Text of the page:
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A derivative method for minimising total cost in heat exchanger networks through optimal area allocation

This paper presents a novel Cost Derivative Method (CDM) for finding the optimal area allocation for a defined Heat Exchanger Network (HEN) structure and stream data, without any stream splits to achieve minimum total cost. Using the Pinch Design Method (PDM) to determine the HEN structure, the approach attempts to add, remove and shift area to exchangers where economic benefits are returned. From the derivation of the method, it is found that the slope of the ε-NTU relationship for the specific heat exchanger type, in combination with the difference in exchanger inlet temperatures and the overall heat transfer coefficient, are critical to calculating the extra overall duty each incremental area element returns. The approach is able to account for differences in film coefficients, heat exchanger types, flow arrangements, exchanger cost functions, and utility pricing. Incorporated into the method is the newly defined “utility cost savings flow-on” factor, θ, which evaluates downstream effects on utility use and cost that are caused by changing the area of one exchanger. To illustrate the method, the CDM is applied to the distillation example of Gundersen (2000). After applying the new CDM, the total annual cost was reduced by 7.1 % mainly due to 24 % less HEN area for similar heat recovery. Area reduction resulted from one exchanger having a minimum approach temperature (ΔTmin) of 7.7 °C while the other recovery exchangers had larger ΔTmin values. The optimum ΔTmin for the PDM was 12.5 °C. The CDM solution was found to give a comparable minimum total area and cost to two recently published programming HEN synthesis solutions for the same problem without requiring the increased network complexity through multiple stream splits.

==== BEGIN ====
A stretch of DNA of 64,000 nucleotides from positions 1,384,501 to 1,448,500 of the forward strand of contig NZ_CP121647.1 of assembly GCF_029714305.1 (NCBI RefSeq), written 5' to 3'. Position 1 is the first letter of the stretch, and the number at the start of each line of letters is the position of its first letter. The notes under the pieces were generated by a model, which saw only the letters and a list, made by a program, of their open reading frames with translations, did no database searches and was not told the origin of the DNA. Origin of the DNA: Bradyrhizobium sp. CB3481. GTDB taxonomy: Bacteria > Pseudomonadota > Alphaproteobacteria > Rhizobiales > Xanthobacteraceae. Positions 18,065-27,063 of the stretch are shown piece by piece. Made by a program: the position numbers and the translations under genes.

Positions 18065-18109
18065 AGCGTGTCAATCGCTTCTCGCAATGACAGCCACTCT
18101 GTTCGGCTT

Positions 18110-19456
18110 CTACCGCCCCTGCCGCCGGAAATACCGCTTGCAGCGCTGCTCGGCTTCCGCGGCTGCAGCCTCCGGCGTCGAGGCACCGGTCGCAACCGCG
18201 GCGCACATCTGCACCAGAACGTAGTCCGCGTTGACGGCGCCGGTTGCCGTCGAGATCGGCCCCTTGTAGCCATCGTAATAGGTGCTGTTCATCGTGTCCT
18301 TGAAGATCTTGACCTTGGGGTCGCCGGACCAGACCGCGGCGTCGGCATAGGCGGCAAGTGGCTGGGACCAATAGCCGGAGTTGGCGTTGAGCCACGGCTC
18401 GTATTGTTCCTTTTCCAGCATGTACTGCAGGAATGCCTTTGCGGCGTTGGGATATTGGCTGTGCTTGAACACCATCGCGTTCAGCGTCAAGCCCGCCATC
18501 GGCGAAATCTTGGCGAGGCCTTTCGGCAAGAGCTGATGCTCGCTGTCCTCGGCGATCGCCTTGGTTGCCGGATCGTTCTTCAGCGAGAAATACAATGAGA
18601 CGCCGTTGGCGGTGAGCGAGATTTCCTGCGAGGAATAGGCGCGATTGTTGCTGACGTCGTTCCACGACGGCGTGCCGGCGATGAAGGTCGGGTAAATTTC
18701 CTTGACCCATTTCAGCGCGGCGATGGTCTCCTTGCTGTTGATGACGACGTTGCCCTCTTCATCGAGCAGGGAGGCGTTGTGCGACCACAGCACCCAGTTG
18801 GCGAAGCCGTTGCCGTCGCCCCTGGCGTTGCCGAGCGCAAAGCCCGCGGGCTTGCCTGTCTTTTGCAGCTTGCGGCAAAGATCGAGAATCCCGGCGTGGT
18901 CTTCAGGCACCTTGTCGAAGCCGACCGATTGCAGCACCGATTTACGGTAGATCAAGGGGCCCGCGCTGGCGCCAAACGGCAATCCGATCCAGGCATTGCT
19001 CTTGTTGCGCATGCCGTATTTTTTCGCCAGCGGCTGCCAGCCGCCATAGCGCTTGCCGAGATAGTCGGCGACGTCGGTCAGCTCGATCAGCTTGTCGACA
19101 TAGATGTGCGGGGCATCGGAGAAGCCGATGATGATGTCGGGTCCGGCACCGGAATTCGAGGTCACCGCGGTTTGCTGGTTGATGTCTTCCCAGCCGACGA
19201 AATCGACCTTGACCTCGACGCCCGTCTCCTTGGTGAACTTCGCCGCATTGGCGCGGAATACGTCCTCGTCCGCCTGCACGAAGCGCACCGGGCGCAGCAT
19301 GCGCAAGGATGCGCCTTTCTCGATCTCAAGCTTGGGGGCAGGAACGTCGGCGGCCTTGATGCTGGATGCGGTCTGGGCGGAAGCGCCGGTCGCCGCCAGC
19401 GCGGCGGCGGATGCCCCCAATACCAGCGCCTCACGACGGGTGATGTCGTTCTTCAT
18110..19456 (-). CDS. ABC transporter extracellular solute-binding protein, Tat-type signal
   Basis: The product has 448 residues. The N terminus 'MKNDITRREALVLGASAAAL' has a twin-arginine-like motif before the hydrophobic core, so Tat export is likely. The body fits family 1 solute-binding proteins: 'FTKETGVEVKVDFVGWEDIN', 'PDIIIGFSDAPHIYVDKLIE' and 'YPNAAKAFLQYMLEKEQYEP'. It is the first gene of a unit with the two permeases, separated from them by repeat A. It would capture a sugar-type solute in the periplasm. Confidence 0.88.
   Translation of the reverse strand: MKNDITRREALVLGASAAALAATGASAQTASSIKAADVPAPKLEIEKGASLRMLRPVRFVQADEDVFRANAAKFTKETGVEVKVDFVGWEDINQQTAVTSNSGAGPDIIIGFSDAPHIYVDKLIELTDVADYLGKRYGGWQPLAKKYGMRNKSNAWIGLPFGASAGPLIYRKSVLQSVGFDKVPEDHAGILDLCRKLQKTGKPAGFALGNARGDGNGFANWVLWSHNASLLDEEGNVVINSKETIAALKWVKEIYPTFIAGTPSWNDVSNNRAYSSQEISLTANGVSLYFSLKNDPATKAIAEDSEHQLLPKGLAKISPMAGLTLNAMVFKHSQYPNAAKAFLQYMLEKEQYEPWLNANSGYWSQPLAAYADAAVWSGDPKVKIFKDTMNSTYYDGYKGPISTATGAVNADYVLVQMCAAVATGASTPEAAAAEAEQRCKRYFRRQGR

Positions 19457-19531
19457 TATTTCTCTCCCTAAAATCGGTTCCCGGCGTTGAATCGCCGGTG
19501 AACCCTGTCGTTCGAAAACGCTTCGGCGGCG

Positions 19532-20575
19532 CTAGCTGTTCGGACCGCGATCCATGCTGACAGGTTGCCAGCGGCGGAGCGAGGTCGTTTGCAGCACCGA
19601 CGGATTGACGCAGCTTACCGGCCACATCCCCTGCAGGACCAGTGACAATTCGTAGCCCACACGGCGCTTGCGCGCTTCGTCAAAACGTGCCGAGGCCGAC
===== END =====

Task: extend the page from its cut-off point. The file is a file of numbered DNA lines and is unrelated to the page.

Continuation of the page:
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Type of thesis
Walmsley, T. G., Walmsley, M. R. W., Morrison, A. S., Atkins, M. J., & Neale, J. R. (2013). A derivative method for minimising total cost in heat exchanger networks through optimal area allocation. Chemical Engineering Transactions, 35, 1171-1176.
This article has been published in the journal: Chemical Engineering Transactions. © 2013 AIDIC. Used with permission.